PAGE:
Yellow ribbon superimposed over clasped hands and railroad tracks, romantic misconceptions, from happily to usefully ever after

5 Romantic Misconceptions – Part 2

Today I’m sharing the second of a miniseries on romantic misconceptions—our misunderstandings in the realm of romance and romantic fiction. Who wants romance? Uh…almost everybody, if the dozens of twists on the romance genre offer any indication. A romance sub-genre pops up under practically every fiction category in existence.

For example, take romantic suspense (admittedly, one of my favorites) or romantic adventure. How about YA romance… Christian/inspirational romance… historical romance… fantasy romance… or vampire/werewolf/zombie romance, anyone? (That’s a whole post in itself, for another day.)

However, as both readers and writers, we tend to hold some mistaken notions about romance in life and on the pages (or screens) of a book. Last week I talked about:

  • Misconception 1: Romance is Sex
  • Misconception 2: Romance is Not Sex
  • Misconception 3: Romance is Problematic

So, continuing on where we left off…

Misconception 4: Romance is Problem-free

True love conquers all. The amazing heroine always gets together-forever with her perfect match.

Whoa, buzz, brake. A slippery pile of sentimental slush lies ahead. The ideal of a never-ending honeymoon is blatantly far-fetched, and I’m sure we all know that, right? In our heads, perhaps.

But on the other hand, in our hearts, we long to believe the ’70’s cliché that love is never having to say, “I’m sorry.” How I wish that were true, but in reality, love keeps on apologizing and forgiving, hundreds of times over.

Not only do we face relational problems every day, but life itself throws regular curveballs that affect the graciousness of our attitudes. Impatient (and ahem, lazy) generation that we are, we so often want to taste the fruit and admire the flowers without investing five minutes of effort or five drops of sweat into garden work. And if I encounter bugs or weeds or uphill toil, it’s not for me. I’m out of here.

In books, of course, an obstacle-free romance means there’s not much of a plot. But a well-told story can benefit and enrich our relationships by modeling godly ways to handle stress, conflicts, and misunderstandings.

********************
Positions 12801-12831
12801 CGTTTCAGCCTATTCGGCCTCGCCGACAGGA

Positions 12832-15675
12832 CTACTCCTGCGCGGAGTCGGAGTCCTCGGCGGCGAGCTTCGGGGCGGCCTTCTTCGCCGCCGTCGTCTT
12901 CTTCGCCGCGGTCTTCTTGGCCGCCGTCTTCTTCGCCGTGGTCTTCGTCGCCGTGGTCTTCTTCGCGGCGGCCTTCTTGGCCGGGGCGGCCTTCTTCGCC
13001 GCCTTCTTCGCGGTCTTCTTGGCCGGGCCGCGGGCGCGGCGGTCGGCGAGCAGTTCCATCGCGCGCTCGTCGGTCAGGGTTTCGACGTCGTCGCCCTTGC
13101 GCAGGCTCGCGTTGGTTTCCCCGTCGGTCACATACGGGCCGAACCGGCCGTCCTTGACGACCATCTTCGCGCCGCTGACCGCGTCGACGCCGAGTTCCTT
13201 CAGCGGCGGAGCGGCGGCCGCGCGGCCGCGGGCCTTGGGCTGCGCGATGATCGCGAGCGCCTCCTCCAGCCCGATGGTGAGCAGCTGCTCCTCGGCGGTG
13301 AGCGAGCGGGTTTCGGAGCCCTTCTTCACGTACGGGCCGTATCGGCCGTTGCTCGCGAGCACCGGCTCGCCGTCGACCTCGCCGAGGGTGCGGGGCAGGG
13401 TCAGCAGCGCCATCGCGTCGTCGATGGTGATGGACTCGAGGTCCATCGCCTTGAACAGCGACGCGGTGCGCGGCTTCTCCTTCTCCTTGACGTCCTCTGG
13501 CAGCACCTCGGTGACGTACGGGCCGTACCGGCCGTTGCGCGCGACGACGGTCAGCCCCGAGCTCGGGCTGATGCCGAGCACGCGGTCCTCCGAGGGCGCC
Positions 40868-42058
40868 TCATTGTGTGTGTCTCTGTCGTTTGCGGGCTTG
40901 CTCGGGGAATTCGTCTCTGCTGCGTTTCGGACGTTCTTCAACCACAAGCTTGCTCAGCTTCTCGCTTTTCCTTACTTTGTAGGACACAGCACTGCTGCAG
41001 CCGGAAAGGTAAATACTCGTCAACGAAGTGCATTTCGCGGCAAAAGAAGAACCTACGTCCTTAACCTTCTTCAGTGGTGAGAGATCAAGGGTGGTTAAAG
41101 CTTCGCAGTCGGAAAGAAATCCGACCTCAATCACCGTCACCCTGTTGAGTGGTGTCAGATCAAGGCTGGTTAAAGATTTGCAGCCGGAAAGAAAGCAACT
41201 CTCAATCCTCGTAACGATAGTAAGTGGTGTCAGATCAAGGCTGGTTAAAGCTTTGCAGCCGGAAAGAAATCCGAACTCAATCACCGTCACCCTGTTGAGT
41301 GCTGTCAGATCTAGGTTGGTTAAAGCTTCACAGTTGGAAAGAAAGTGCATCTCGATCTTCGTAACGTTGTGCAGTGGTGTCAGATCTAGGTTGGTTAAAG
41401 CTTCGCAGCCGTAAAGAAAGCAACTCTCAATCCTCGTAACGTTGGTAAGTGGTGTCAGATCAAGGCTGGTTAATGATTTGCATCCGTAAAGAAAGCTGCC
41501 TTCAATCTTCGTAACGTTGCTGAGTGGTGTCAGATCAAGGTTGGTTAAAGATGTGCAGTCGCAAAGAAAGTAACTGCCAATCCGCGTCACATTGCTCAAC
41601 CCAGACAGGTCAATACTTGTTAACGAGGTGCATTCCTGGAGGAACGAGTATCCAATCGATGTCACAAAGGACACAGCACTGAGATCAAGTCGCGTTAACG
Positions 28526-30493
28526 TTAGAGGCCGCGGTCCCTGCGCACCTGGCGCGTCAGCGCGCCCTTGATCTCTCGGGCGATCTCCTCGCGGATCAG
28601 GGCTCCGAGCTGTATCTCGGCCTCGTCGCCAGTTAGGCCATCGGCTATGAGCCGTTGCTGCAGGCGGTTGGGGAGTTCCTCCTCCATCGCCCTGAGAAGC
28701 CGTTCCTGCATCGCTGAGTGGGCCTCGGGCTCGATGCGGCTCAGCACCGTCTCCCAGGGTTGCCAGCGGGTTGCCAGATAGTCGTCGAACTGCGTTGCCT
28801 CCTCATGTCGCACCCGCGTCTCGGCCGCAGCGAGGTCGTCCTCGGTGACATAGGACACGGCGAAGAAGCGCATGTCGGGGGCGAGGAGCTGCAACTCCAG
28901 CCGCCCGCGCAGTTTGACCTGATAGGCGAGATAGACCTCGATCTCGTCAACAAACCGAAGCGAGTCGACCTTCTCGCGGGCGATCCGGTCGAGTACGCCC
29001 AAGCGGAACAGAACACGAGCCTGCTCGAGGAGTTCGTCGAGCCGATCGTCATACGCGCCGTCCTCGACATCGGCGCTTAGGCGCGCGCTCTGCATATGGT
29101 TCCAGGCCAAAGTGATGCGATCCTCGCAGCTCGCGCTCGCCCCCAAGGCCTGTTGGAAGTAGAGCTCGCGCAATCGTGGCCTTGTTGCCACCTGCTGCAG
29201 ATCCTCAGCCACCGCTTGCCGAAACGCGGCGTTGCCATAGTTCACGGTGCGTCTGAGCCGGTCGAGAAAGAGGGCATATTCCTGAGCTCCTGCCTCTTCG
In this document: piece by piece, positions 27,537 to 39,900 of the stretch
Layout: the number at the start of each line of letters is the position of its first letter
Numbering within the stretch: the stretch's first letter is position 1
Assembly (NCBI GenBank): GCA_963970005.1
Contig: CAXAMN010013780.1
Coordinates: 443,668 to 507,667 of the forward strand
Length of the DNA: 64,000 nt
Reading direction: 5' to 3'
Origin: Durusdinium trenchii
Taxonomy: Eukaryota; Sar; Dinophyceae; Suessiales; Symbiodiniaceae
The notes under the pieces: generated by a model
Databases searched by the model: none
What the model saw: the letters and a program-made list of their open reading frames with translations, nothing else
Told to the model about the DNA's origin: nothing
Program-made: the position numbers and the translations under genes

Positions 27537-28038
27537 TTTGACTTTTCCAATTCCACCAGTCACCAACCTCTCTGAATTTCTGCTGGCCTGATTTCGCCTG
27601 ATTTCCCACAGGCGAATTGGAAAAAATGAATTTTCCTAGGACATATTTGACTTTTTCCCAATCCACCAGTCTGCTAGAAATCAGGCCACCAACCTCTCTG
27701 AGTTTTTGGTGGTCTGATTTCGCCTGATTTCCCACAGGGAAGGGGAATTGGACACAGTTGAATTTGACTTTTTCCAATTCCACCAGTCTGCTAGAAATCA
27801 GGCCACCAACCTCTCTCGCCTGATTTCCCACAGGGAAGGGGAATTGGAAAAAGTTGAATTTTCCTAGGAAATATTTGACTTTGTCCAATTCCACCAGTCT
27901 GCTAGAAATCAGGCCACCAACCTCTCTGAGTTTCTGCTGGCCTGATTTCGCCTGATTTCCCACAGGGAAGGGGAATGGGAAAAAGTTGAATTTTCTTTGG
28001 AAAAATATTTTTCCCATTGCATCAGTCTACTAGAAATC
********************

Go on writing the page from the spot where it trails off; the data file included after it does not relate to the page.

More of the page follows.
Because in real life, the obstacles don’t end with the story. I believe God wants us enjoy lives of peace and joy, but the truth is, for most people, it takes a problem-filled journey to arrive there.

Misconception 5: Romance is the End

Romantic love isn’t everything. It’s not the end-all of life, for life holds so much more. While I wish that “happily ever after” experience for every one of my friends, I also hope we focus as much on making other people happy as on sucking the juice of life dry.

The goal or “end” of romantic love is more about looking in the same direction than gazing constantly into each other’s eyes. A common purpose and a shared dream in life usually serve us better than pressuring our loved one to keep us continually pumped.

Neither is romantic love the end of the story. In books, I always desire a happy ending. In fact, I wouldn’t write anything else—life already holds so much sadness, and I prefer to encourage and uplift. Perhaps that’s why I tend to work in series, where the characters’ story goes on past the kiss and the altar. Getting together in the final chapter only leads to the beginning of the next book.

Because LIFE goes on after “The End.” True love shouldn’t have an ending. “Here comes the bride” is only the opening line in the symphony of life.

“The end of a matter is better than its beginning…” said the Preacher of Ecclesiastes (7:8). How many people celebrate their Golden Anniversary with the same sense of delight and adventure as their 1st month? A few, if they make it there at all. My point is, shouldn’t the end surpass the beginning?

“Love is not just about finding the right person, but about creating the right relationship. It’s not about how much love you have in the beginning, but about how much love you have built til the end.” –Author Unknown

Plenty has gone awry with romantic fiction, but I’m still a Christian romantic. Rather than rant about the sappy unreality, let’s hold out for the sweet and sigh-triggering romances that mirror the Greatest Love Story of All Time.

4 thoughts on “5 Romantic Misconceptions – Part 2”

  1. Awwwww.. I love this. And it so shows us your heart. These two posts on romantic fiction have been excellent and truly insightful. I’m thinking we should find a place where you could guest-post them. They would be sper beneficial and enlightening. Your posts are another reason to look forward to Mondays!!

    1. Diana Delacruz

      So glad to know you look forward to them. I’d enjoy some posts on Theology Proper too, heh-heh! I might meditate on Mysteries here next. How can a romantic like me spend so much time reading mysteries?!

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